Physeter macrocephalus is capable of diving for food at depths greater than 3,000 meters (Evans, 1977). For a mammal to be able to function at depths that great, and pressures that high they need to have efficient transport systems. The sperm whale, with an extremely large body (females can weight up 15 tons while male sperm whales can weigh up to 45 tons) are capable of deep diving for long durations due to the ability of being able to store oxygen in the skeletal muscles (Noren & Williams, 2000). Research by Noren and Williams (2000) found that myoglobin acts as the primary oxygen carrier in the skeletal muscles of sperm whales. When the perfusion to a muscle region is decreased, oxygenSperm Whales only have teeth on their lower jaw. depleating in that specific area will then be restarted by the release of myoglobin-bound oxygen into the tissue. This adaptation has allowed the sperm whale to survive in many different ecological environments, dive to considerable depths to find food and be able to withstand the changes between these environments.

    Oelschlāger and Kemp (1998) found that in most cetaceans, the optic and visual systems are reported to be fairly well developed. According to Oelschlāger and Kemp (1998), for the large body mass of the sperm whale it exhibits relatively small eyes and contains less than 200,000 axons, nearly a million less than humans. It is possible that sperm whales do not need such high resolution because of their narrow-banded high frequency biosonar signals. With their unique adaptation of being able to send out these sonar clicks the sperm whale is probably able to combine the acoustic input together with visual information into two- or even three-dimensional images to find their prey and scan their surroundings. With that being said, Oelschlāger and Kemp (1998) proposed that the auditory system has stamped the morphology, size, and connectivity of the whole odontocetes brain; this is due to the necessity of processing vast amounts of acoustic information and the high propagation velocity of sound in water. Studies by Carder, Bedholm and Ridgway (2012) show that the sperm whales biosonar signals carry all their energy at frequencies above the upper hearing limit of the killer whale Orcinus orca. This may also have been an evolutionary shaping factor of predator avoidance of the sonar signals from these non-whistling odontocetes. Tail of Sperm Whale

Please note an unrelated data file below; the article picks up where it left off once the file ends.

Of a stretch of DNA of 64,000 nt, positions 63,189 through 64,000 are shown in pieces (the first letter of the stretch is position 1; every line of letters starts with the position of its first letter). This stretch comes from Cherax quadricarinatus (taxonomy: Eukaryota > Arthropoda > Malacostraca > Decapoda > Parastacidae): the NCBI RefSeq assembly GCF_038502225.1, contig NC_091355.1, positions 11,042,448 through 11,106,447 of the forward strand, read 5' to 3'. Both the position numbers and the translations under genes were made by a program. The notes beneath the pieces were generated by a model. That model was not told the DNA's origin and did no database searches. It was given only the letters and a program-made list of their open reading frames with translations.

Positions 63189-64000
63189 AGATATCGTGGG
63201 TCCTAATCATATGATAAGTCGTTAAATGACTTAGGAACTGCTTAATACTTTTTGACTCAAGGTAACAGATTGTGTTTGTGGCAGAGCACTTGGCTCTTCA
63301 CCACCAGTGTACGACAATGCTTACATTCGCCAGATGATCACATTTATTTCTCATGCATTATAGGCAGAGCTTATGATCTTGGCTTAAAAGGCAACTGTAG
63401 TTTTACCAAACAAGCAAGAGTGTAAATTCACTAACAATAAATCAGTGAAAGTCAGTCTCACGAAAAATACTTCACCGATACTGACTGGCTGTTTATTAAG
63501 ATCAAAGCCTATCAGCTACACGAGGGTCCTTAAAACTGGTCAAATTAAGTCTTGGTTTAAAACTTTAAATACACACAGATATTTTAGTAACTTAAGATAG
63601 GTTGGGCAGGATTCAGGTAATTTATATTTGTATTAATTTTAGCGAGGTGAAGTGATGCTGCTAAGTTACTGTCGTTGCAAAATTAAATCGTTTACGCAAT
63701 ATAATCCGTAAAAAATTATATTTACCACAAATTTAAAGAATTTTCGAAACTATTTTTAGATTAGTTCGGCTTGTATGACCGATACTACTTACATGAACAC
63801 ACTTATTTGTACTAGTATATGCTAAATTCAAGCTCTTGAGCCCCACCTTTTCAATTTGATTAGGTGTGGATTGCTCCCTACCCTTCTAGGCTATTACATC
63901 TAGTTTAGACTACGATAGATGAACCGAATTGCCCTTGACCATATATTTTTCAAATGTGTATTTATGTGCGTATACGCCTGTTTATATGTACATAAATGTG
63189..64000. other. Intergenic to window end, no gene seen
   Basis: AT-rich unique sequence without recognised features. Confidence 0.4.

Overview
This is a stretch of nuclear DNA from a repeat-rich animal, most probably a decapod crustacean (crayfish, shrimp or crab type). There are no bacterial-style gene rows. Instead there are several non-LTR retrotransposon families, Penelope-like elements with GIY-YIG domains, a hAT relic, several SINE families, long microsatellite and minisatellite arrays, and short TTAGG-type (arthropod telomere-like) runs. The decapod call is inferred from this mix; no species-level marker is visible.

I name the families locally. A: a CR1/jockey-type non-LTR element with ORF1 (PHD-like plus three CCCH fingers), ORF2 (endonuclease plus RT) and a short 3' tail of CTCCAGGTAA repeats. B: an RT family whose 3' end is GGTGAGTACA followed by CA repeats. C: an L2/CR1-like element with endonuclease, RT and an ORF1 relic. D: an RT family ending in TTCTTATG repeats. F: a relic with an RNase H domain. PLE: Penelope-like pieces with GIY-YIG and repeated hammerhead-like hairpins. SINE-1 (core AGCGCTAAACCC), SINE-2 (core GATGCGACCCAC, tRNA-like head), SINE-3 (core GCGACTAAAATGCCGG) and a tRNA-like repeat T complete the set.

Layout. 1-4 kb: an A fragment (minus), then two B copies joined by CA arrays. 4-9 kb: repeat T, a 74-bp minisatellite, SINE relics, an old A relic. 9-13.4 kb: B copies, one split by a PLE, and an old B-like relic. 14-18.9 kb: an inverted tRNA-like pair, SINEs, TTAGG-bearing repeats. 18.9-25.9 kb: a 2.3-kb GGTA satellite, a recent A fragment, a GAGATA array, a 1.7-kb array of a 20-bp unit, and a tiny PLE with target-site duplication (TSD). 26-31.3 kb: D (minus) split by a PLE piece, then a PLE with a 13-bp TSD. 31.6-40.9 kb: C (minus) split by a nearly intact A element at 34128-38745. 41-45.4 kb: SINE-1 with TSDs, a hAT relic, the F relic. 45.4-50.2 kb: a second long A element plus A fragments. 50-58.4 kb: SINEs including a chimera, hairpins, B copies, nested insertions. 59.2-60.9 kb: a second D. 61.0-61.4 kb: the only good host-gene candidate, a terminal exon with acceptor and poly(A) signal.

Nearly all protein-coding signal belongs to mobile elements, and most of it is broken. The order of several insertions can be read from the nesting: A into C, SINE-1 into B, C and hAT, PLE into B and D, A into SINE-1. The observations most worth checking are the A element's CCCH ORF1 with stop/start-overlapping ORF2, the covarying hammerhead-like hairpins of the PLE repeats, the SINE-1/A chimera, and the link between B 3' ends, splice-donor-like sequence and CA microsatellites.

Being able to adapt to their environment and have these morphological changes, natural selection has possibly allowed them to survive and avoid predation. Oelschlāger and Kemp (1998) state that in addition to avoiding predation, communication between individuals by means of acoustic signals is especially important while hunting and when vision is reduced. While being able to communicate effectively, and navigate though dark waters by using sonar clicks at such high frequencies, the sperm whale also has a very unique corticospinal tract. According to Oelschlāger and Kemp (1998), sperm whales corticospinal tract is developed only weakly and there are no macroscopic pyramids that are seen in terrestrial mammals. They stated that the moderate development of the corticospinal tract in cetaceans can be attributed to the loss of hind legs and to the modification of the forelegs into flippers (Oelschlāger & Kemp, 1998). In the cerebellum of the sperm whale the functional implications of the very large paraflocculus in cetaceans are still very difficult to understand. Oelschlāger and Kemp suggest that its enormous size is related to their locomotion of the body stem and/or the dominant position of the auditory system within the brain. Sperm whales are able to swim through the water by using undulating movements, which are movements of their flukes (tails) up and down, with the help of their pectoral fins to maneuver through the water (Oelschlāger & Kemp, 1998).

We hope you enjoyed learning about the adaptations of Physeter macrocephalus and how it has evolved. You may follow this link to the home page or continue on and learn about the diet/nutrition of a sperm whale.